To be fair, I was only involved at WQAX for the summer of 1992, when Sean Sowder talked me into doing a show. Eric Sinclair was much more involved and still keeps the WQAX website, and there were a lot of other people much more religious about keeping the station alive. Unfortunately, I don't know many of them, because everyone was gone for the summer when I was involved. --Jkonrath 10:29, 8 May 2006 (EDT)
What is Cable FM?
Sorry, I'm from the sticks. I don't understand, what is the difference between Cable FM radio and normal FM radio? Is this the type of radio that you usually find on the higher or lower cable channels in bigger cities? I found this article on Cable FM on wikipedia that provides some info, but its still not quite clear. If it is something you listen to on TV, was there any picture? -- Mark 23:26, 21 May 2006 (EDT)
- I think Cable FM refers to the transmission medium. My understanding of the FCC regulations is that you can't just bring up a station on a broadcast frequency without buying a license. That's known as a "pirate" radio station. Some colleges get around this by utilizing the campus coaxial cable system. Cable is really just RF sent over a wire instead of broadcast. (At times, it can also leak out, which is why the cable company always tells you to cap your unused cable outlets. The FCC apparently does regular flyovers to check for the RF leak of the city and will fine Insight for it!) I believe the only way to hear the station is to make contact between your antennae and the coax. Thus, it gets a pretty small audience. -Chrobb 06:56, 22 May 2006 (EDT)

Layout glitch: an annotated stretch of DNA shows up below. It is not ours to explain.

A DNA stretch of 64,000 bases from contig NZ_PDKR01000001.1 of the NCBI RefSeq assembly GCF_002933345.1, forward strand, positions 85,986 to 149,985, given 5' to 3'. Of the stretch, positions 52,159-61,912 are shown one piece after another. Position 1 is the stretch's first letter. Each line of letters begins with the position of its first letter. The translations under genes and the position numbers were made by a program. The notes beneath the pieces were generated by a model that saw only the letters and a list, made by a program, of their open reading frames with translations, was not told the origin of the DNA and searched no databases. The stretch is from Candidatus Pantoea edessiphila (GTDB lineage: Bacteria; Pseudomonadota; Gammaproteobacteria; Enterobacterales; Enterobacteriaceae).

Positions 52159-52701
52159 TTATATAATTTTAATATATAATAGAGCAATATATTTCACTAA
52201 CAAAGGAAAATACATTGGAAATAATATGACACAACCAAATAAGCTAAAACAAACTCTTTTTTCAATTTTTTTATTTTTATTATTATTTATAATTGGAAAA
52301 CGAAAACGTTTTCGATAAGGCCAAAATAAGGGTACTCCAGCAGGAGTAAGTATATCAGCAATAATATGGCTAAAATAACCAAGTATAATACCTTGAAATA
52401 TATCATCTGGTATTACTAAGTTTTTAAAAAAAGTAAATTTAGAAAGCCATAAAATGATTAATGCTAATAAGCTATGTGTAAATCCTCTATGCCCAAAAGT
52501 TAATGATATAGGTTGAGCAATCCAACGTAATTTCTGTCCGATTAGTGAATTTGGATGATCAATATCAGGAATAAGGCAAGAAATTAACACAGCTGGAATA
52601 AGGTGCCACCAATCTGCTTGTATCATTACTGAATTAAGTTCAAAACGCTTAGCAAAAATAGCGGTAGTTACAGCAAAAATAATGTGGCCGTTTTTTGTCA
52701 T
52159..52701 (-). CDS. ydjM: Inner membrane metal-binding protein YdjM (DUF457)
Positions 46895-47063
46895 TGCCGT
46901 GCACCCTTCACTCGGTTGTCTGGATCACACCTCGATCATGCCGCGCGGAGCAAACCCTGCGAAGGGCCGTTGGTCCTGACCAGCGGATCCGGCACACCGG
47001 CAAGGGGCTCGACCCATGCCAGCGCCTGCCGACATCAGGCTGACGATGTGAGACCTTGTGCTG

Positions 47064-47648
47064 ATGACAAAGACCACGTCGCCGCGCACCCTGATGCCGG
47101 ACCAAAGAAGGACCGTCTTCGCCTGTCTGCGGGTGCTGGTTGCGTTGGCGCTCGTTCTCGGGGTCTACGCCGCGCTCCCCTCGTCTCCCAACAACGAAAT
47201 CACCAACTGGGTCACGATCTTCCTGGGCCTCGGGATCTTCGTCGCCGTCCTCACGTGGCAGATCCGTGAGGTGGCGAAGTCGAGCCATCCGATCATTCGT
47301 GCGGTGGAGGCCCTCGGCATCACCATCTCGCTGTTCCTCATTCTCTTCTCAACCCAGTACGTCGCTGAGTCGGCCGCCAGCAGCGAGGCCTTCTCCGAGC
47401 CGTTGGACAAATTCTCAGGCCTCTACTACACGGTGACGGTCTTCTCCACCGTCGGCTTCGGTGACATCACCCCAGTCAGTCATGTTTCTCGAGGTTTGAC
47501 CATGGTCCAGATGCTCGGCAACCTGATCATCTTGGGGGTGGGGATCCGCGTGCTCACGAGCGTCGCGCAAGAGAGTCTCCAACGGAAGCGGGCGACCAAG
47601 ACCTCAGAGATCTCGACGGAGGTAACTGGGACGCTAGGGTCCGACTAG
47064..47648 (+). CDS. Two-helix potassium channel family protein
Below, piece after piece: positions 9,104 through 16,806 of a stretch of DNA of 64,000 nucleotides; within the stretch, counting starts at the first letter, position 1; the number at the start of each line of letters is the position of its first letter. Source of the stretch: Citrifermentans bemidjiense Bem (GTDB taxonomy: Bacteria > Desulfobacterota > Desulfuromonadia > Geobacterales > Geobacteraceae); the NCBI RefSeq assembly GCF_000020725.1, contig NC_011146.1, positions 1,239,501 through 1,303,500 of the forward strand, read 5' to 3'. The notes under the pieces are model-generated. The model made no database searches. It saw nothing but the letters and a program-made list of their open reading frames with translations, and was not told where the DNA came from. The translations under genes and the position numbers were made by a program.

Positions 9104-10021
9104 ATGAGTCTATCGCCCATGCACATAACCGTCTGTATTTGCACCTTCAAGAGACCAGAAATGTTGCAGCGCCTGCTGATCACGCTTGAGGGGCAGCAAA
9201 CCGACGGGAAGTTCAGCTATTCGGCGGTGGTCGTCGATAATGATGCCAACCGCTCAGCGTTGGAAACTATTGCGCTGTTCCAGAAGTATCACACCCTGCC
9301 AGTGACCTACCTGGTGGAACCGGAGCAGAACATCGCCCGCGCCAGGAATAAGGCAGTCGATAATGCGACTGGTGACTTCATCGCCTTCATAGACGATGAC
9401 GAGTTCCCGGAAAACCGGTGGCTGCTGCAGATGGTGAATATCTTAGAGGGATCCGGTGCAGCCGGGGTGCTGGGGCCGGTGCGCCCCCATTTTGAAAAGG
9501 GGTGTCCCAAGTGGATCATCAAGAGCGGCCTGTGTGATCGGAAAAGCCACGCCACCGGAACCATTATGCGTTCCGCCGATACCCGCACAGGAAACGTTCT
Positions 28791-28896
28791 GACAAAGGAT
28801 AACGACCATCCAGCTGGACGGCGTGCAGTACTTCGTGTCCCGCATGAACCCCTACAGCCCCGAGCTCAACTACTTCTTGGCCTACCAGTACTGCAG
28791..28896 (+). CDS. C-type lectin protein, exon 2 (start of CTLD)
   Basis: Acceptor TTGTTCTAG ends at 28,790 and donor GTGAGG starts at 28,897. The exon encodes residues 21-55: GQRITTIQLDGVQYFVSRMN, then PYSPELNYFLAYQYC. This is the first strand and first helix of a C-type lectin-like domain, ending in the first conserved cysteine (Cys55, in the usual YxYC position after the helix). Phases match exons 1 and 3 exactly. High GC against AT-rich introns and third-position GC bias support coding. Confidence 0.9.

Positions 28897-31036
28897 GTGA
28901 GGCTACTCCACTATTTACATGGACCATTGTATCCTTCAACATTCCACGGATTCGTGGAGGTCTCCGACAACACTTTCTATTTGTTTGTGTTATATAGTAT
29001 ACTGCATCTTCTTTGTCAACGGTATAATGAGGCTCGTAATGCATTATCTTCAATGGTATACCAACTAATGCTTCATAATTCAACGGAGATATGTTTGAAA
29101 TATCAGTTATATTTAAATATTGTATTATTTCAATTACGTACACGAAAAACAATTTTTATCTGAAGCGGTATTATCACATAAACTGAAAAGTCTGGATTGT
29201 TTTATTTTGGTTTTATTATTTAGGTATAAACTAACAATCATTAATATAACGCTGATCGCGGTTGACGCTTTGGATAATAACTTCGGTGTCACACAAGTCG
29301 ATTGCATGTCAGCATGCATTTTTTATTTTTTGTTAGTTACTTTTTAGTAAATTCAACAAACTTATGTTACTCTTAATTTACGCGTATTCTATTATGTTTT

- Chris is correct. The only way to get WQAX was to connect a cable line (using an little coax to antenna converter) to your stereo. Part of the problem we had at WQAX was that we endlessly had to promote this option to our potential audience; I have some business cards showing how it worked which I should scan in for the wqaxproject.org website... There were two other interfaces between WQAX and the cable system worth mentioning - we used a cable 'backfeed' to get our signal TO the cable company at the time, and had to set this up at any venue (the Uptown, the Bluebird) where we wanted to do a live event from. And second, for various points in time WQAX was broadcast at lunchtime on BCAT; this became a popular, but controversial shift which had a larger audience (thus the controversy if mistakes or poor taste was exercised in programming...). -Esinclai 22:10, 23 May 2006 (CDT)
I briefly shared a "show" on WQAX as a middle-school student with my friend Daniel. It was tremendous fun. One never knew whether anyone was listening! The studio itself was fantastically crowded with tight shelves full of records. Daniel and I focused heavily on Jello Biafra's spoken word albums, along with bits of Firesign Theater. -Ian